More MPs Does Not Necessarily Mean Better Canadian Government

Now that the Harper Government has passed the so-called "Fair Representation Act", let’s take a look at a few Parliamentary statistics:

First, let’s take a look at Canada’s overall population and the level of representation compared to our neighbour to the south:


Canada’s population (2011 Statscan projection): 34,532,000

Number of Members of Parliament: 308

Population base per Member of Parliament: 112,120

Number of Senators: 105

Population base per Senator: 322,800


Number of Members in the House of Representatives: 435

Population base per Member of the House: 709,760

Number of Senators: 100

Population base per Senator: 3,087,455


First, I do realize that the two systems of governance are entirely different, however, as we can quickly see, Canada has far more representation at both levels of government than the United States.  In fact, the number of Members of the House of Representatives has not changed since 1911 when the population of the United States was only 91,972,266.  Even though the American population has more than tripled over the last century, the number of Representatives has remained constant with a brief increase to 437 in the years between 1959 and 1963 when the States of Alaska and Hawaii were added.


On a Canada-wide basis, each Member of Parliament represents an average of only 112,120 people. In actuality, based on the 2006 Census, the number of constituents that an MP represents ranges from a high of 124,572 in the West Vancouver-Sunshine Coast-Sea-to-Sky riding to a low of 32,245 in the Charlottetown, PEI riding.  Prince Edward Island is by far the most over-represented province with four MPs representing an average of only 33,824 residents each in 2006.  Please note that I have excluded Labrador, Nunavut and the Yukon since they have huge areal expanses with very low population densities compared to other ridings.  Looking back at the statistics for the United States, on average, a Canadian MP represents 15.8% (less than one-sixth) of the number of people that an American Member of the House represents and a Canadian Senator represents 10.5% (just over one-tenth) of the number of people that an American Senator represents.


Since each MP gets a base salary of $157,731 annually, an additional 30 MPs will cost Canadian taxpayers an additional $4.73 million each year in salaries alone ad infinitum or at least until the House adds even more or salaries and expenses rise. Each MP gets the same base salary whether they are "stars" sitting near the front row in the House of Commons or the dim bulbs vegetating in the back rows, playing with their Blackberrys rather than paying attention to the matters of governing Canada. Salaries are a small part of the total compensation package; expense allowances, 64 annual return plane tickets, staff and office expenses, committee fees etcetera for each of the 30 new MPs will cost the Canadian taxpayer far more than the base salary expense.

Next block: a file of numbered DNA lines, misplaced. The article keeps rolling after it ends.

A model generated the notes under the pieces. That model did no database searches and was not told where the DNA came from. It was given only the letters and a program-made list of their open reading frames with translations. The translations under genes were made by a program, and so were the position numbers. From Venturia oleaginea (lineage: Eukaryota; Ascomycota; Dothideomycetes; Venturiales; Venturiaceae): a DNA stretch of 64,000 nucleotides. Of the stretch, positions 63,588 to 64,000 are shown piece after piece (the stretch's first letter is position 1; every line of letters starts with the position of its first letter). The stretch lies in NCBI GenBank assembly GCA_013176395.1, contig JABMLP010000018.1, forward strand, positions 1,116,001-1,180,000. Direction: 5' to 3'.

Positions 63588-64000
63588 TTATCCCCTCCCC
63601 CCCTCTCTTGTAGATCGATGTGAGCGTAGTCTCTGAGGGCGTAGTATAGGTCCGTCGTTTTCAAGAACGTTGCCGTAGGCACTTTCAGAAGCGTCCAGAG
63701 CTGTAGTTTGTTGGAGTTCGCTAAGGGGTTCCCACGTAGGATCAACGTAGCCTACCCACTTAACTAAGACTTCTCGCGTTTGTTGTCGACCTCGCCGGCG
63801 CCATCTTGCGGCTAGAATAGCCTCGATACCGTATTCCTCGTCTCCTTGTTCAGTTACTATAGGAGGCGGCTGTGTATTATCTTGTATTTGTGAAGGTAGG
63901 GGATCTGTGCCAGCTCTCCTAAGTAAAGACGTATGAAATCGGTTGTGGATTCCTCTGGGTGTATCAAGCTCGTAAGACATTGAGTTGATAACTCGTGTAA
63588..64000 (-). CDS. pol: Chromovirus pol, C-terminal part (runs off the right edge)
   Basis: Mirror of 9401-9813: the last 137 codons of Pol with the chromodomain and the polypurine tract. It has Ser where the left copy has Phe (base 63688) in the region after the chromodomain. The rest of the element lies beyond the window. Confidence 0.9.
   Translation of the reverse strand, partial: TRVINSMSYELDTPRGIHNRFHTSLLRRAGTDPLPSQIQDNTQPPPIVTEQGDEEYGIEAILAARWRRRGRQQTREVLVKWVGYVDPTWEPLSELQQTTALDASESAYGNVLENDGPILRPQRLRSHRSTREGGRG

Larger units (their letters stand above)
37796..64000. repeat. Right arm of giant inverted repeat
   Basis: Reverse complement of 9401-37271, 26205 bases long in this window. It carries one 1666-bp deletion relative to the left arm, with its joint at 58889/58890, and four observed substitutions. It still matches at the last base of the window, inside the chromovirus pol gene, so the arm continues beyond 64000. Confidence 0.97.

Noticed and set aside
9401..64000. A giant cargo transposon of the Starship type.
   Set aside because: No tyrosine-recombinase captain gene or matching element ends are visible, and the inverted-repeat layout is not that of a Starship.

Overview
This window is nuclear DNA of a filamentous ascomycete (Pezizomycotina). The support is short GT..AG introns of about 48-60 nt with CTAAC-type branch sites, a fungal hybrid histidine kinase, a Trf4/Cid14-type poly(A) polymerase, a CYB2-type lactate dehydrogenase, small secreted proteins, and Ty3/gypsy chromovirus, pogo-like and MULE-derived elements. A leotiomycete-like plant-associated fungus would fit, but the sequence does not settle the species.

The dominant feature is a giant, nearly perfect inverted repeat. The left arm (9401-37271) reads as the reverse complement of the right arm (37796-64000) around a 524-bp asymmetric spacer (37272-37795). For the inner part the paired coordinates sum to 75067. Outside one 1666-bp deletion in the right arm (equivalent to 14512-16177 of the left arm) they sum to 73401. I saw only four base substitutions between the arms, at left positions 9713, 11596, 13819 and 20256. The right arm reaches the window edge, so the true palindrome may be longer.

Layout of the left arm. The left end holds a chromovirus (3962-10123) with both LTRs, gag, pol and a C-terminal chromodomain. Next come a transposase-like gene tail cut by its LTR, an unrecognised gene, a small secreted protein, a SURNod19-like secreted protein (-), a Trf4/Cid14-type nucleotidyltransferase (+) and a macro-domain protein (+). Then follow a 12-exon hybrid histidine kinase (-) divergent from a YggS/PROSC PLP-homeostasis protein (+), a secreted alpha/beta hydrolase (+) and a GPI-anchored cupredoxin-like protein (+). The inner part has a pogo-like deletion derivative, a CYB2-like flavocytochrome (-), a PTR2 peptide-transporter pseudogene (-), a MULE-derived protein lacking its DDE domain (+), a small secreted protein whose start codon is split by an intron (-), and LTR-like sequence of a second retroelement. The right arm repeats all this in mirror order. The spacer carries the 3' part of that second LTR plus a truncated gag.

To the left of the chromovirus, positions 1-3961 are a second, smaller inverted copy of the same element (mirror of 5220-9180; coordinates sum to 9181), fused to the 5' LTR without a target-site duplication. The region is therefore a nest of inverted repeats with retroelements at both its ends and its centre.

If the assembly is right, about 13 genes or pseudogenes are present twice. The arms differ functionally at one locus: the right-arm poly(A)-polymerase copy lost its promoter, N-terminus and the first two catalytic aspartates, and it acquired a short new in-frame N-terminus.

Let’s look at how much Canadians paid for their MP’s other expenses from April 1, 2009 to March 31, 2010:



If we split the $142,606,961.87 evenly across the 308 MPs, each of our elected representatives spent $463,010 on average to travel, employ staff, dine, print ten percenters, lease office space etcetera.  If we were to add 30 more MPs, Canadian taxpayers would be on the hook for an additional $13,890,000 in expenses alone and, once again, that’s a forever expense.  When the MP expense amount is added to the salary amount, Canadians will be shelling out an additional minimum of $18.6 million annually to be "better represented" in Ottawa.  While I realize that $20 million is chump change compared to what our MPs are used to spending, as Canadian taxpayers, we earn all $20 million of those dollars one at a time.


Rather than adding additional Members of Parliament, I would suggest that changes to riding boundaries would have better balanced population distribution in each riding. For example, Prince Edward Island should have two MPs (and, for that matter, Senators) at most. Manitoba, Saskatchewan, Nova Scotia, New Brunswick and Newfoundland and Labrador are over-represented to a lesser degree and could easily have the ranks of their MP thinned and redistributed to the larger existing ridings.  The same could be said for the rural ridings adjacent to the urban centres that have experienced rapid population growth.


Increasing the number of Canada’s MPs will have no marked effect on the level of representation for the average Canadian. Ask yourself how often you actually see and interact with your MP in person. Does your MP even show up at your door during an election campaign and does he or she respond to your telephone calls, emails or letters in anything but a cursory manner?  I suggest that it won’t matter whether Canada’s MPs represent 35,000 or 350,000 constituents; you will interact with them no more and no less with them than you do now.  Your riding will be no better represented in the House if there are more MPs whiling away the hours in Ottawa. 


In these times of huge budget deficits and growing national debt, more government is not necessarily better government. Our existing MPs just need to learn how to be more efficient workers for the people who vote them into office.  That’s a hard lesson that we’ve all had to learn.

Click HERE to read more of Glen Asher’s columns.

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